Amid record-setting visitation and the celebration of Montana State Parks’ 75th anniversary, there is a lot of discussion behind the scenes among agency officials about what the next 10 years might look like.
“With a limited amount of resources and staff, we’re going to be forced to make some hard decisions,” said Chas Van Genderen, parks administrator.
State parks just released its five-year outdoor recreation plan, a requirement to receive federal funding through the Land and Water Conservation Fund. Within the large, broad document is a sentence that says the plan “is a statement … to envision a new future for recreation in Montana.”
Basic to that vision is how to pay for 54 state parks with no state general funds and run by a skeleton crew compared to surrounding states.
“We have the smallest budget of any western state except for North Dakota, which has only 13 parks,” said Tom Towe, a state parks board member and Billings attorney.
According to a 2012 study by the Environmental Quality Council, North Dakota employs 58 full-time and 260 seasonal workers for its 13 state parks, eight natural areas, five preserves and one historic site. Montana State Parks has 65 full-time employees and 145 seasonal workers for 54 state parks and 15 affiliated sites covering more than 46,000 acres.
“We all value recreation across Montana,” Van Genderen said. “Now we have to decide how we’ll pay for (state parks.)”
In its recreation plan, Montana State Parks talks about partnerships with local user groups, as well as other federal, state and local governments — most of which are also hard-pressed to find additional funding.
So state parks and its board are also exploring other options such as user fees for paddlers, bicyclists or other nonmotorized recreationists, or tapping into the bed tax or coal tax. They’re also looking into the creation of a foundation that would raise funds and take donations to help support state parks.
“We’re looking at everything, including permits and camping fees,” Towe said. “We’re looking at working with concessioners to pay for some capital improvements. We’re looking at all sorts of funding options, some of which are not politically acceptable, such as raising the vehicle license fee.”
Last year, Montana State Parks earned about $3.7 million from a fee that has been added to vehicle licenses since 2003. The fee started at $4 and has since been raised to $6, of which $5.37 goes to state parks. The fee is the main source of funding for state parks.
But Montana also added large new state parks under Gov. Brian Schweitzer, such as the 4,000-acre Yellowstone River State Park east of Billings and the 5,600-acre Fish Creek State Park northwest of Missoula. Although there was money and support for the purchase of the large parcels, there was no additional cash to fund the maintenance or improvement of the lands.
“If we really care about these places, we need to find a way to deal with these challenges,” Van Genderen said.
Where to invest
State parks don’t draw visitors like Yellowstone or Glacier national parks, but they still handle a large volume of mostly in-state hikers, boaters and cyclists. Last year more than 2.11 million people visited Montana’s state parks, a record high. That was a 5 percent increase over 2012, despite Bannack State Park being closed for seven weeks following a flash flood. The most-visited state park was Great Falls’ Giant Springs State Park, with more than 307,000 visits. In second place was Billings’ Lake Elmo State Park.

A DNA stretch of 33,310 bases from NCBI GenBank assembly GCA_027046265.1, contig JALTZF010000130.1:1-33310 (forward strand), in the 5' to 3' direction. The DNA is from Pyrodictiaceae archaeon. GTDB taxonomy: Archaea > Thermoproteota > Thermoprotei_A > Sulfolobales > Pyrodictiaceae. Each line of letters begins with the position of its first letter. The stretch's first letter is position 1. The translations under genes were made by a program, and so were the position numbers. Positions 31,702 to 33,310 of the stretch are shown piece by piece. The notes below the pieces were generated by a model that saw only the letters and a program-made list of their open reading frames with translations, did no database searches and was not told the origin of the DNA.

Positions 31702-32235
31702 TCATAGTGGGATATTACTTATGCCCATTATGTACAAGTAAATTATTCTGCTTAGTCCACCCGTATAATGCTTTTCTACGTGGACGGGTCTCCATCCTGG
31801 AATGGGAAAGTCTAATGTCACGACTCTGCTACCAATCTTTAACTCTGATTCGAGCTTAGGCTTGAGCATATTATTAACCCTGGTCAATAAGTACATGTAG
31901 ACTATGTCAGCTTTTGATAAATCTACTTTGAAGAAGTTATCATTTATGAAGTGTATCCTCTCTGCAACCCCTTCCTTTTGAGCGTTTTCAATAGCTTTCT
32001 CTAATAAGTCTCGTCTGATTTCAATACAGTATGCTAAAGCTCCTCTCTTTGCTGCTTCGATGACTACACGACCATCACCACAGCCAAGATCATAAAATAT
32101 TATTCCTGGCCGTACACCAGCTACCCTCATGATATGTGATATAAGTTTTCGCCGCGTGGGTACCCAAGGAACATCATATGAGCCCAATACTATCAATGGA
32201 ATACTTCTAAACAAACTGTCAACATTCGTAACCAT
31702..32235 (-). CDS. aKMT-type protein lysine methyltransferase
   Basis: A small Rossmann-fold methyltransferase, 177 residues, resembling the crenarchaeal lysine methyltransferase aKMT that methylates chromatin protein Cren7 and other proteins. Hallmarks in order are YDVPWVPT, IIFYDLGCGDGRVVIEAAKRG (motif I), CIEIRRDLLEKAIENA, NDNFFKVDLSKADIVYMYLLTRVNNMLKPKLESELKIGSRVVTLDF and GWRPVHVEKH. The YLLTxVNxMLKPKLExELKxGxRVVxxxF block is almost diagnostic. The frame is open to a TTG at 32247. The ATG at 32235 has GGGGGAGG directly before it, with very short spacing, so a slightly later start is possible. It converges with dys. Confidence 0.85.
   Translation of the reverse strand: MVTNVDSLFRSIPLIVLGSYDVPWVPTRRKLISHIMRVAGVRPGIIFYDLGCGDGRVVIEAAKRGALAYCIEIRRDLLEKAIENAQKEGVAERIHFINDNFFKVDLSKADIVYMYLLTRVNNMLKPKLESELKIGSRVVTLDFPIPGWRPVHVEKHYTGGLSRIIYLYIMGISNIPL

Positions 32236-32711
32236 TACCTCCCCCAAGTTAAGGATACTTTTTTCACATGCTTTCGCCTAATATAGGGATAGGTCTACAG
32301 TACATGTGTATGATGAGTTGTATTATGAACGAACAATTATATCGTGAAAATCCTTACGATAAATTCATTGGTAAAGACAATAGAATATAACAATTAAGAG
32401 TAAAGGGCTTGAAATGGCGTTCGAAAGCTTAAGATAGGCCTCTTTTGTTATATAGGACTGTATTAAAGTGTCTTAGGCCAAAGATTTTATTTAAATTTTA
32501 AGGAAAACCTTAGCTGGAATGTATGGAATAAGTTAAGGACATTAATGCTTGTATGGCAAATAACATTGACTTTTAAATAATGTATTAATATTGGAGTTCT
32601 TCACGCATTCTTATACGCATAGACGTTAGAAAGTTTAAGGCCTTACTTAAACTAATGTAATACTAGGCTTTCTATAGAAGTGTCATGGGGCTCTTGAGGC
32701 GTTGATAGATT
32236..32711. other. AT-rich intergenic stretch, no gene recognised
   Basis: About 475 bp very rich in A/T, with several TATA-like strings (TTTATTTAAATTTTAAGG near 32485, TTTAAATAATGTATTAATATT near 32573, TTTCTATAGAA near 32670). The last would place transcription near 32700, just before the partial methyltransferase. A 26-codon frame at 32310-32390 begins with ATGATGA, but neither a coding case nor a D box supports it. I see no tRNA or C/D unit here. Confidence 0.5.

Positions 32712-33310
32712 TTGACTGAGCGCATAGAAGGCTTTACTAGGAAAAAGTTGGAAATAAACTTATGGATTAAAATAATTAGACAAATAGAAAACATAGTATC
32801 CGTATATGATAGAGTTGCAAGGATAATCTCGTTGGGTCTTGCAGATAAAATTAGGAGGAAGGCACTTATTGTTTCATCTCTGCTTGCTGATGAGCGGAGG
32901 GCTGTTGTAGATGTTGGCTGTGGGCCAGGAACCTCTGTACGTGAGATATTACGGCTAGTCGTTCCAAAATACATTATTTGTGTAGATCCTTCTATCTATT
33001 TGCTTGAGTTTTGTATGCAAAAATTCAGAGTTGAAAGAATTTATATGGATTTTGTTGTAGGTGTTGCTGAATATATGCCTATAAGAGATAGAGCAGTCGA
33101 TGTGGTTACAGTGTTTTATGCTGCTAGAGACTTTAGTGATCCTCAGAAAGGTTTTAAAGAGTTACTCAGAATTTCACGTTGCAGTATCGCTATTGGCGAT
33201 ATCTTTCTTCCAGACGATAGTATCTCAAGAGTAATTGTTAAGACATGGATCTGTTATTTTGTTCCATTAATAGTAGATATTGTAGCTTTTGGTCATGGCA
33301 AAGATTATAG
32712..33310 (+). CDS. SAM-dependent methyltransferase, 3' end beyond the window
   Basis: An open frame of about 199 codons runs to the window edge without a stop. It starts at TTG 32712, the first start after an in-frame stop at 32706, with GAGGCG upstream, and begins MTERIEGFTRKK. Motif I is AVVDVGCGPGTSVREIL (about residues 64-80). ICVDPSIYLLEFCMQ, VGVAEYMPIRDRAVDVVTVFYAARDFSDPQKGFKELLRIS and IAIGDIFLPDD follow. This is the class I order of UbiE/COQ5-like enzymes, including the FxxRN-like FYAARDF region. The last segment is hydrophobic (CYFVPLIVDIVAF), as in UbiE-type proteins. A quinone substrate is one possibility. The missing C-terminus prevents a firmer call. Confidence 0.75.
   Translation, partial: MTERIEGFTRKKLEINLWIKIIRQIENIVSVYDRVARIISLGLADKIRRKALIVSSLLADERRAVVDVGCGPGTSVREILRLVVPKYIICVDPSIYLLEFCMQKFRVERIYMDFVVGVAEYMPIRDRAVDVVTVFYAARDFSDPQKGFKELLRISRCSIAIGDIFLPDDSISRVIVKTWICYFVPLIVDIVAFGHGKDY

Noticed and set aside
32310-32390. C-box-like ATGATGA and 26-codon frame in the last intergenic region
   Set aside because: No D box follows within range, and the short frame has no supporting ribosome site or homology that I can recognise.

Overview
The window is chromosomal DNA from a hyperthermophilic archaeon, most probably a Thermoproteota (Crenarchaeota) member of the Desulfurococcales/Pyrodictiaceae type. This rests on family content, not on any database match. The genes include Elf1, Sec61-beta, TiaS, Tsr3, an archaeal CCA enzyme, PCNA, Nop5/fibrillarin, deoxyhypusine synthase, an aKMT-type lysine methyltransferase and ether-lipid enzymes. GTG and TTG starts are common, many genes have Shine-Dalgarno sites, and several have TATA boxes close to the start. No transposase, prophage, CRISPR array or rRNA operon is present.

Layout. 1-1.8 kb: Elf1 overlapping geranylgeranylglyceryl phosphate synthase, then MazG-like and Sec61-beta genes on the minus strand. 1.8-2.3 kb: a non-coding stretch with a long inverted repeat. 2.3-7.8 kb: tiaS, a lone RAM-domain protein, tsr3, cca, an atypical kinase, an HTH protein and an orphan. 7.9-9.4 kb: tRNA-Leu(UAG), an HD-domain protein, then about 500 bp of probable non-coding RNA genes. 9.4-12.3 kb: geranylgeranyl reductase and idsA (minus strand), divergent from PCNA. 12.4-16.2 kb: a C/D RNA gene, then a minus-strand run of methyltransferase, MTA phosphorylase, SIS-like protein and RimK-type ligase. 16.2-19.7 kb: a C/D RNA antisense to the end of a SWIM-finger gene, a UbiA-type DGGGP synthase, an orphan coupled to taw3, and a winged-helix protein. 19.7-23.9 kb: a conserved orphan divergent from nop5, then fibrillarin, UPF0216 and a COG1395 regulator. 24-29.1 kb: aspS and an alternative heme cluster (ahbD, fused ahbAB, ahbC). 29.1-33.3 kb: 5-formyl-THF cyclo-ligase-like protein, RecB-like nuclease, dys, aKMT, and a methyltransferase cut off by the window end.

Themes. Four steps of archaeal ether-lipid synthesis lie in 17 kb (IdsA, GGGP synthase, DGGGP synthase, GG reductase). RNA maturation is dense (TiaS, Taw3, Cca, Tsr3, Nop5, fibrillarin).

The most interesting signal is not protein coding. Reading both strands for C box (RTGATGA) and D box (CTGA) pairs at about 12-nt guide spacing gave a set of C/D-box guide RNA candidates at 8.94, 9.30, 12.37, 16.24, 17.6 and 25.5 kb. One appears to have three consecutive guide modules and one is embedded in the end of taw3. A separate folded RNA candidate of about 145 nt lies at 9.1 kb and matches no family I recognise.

According to the state parks’ recreation plan, support for trail-based activities like walking and bicycling are very high in communities. But federal funding to help build trails has been greatly reduced. For example, when the Land and Water Conservation Fund was first created about 50 years ago, 60 percent of its funding went to states. Now, only 12 percent is allocated to states, Van Genderen said. The money used to be granted to building things like swimming pools in small towns, but there’s been little investment in the upkeep of such facilities.
“We need to revisit that,” Van Genderen said.
“While federal lands are undoubtedly important landscapes in Montana, we must also recognize that community parks, trails and recreation facilities close to where Montanans live, work, learn and play are where the majority of residents interact with the outdoors on a daily basis,” the state recreation plan stated.
Facilities and parks aren’t money pits — they also produce cash through the creation of jobs and income. The state parks recreation plan said “outdoor recreation in Montana generates $5.8 billion in consumer spending, creates 64,000 direct jobs and generates $1.5 billion in wages and salaries. It also contributes $403 million to state and local tax revenues that go to support public services.”
The future of state parks is also clouded by an aging and less-active population, although Montanans statistically engage in more physical activities than residents of a lot of other states. So keeping people connected to parks, especially the young, is not only important to ensure citizen support for parks, but also to keep Montanans healthy.
“If in the next 30 years these outdoor resources are irrelevant, then we’ve lost something,” Van Genderen said.
That’s why Van Genderen and his staff are crafting the state parks’ next strategic plan with an eye for making it “much more targeted and focused on solutions.” The plan will be completed in time for the next legislative session in 2015. In addition to focusing on funding, Montana State Parks and its board will also be encouraging constituents to lobby in support of parks.
“We’re going to have to bring forward some hard conversations,” Van Genderen said. “We have a brand to protect.”